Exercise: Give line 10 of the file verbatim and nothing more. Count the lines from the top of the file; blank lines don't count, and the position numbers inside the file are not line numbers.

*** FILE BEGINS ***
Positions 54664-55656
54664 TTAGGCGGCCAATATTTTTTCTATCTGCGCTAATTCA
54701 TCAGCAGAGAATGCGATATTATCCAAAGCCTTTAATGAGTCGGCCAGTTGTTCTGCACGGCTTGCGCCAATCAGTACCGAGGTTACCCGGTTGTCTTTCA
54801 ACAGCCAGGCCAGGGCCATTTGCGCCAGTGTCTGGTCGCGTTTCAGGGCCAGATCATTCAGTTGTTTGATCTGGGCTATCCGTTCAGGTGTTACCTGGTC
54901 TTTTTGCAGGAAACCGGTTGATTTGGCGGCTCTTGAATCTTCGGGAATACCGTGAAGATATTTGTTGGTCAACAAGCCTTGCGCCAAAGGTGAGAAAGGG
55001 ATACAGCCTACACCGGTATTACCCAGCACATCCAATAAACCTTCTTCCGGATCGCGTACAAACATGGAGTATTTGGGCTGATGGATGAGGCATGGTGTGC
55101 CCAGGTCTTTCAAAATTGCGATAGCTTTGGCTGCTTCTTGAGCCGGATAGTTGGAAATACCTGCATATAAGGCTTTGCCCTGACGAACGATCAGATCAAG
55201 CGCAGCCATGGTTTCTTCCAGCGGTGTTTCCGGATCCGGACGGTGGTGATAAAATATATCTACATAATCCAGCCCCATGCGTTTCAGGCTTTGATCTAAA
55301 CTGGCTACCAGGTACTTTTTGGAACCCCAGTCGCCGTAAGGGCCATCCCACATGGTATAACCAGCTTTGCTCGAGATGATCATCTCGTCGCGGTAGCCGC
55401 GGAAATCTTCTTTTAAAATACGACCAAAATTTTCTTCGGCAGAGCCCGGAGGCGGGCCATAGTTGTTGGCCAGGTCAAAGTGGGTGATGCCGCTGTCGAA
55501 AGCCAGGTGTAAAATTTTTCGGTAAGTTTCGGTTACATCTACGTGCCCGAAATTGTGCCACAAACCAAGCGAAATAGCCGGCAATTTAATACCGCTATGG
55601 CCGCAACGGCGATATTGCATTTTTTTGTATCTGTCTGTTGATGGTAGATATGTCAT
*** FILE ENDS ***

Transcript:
55401 GGAAATCTTCTTTTAAAATACGACCAAAATTTTCTTCGGCAGAGCCCGGAGGCGGGCCATAGTTGTTGGCCAGGTCAAAGTGGGTGATGCCGCTGTCGAA